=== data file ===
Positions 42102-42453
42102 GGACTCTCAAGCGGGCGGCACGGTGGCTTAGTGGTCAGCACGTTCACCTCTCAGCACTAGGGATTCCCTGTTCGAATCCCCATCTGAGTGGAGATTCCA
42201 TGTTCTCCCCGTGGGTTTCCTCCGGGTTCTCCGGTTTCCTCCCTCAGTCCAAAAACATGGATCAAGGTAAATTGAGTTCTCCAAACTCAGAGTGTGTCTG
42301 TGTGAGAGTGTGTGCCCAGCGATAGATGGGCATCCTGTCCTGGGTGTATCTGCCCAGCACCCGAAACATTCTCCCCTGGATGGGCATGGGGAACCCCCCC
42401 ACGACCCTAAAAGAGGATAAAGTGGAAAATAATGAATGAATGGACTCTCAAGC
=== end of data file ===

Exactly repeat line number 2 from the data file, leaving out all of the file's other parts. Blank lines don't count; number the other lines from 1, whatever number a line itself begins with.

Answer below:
42102 GGACTCTCAAGCGGGCGGCACGGTGGCTTAGTGGTCAGCACGTTCACCTCTCAGCACTAGGGATTCCCTGTTCGAATCCCCATCTGAGTGGAGATTCCA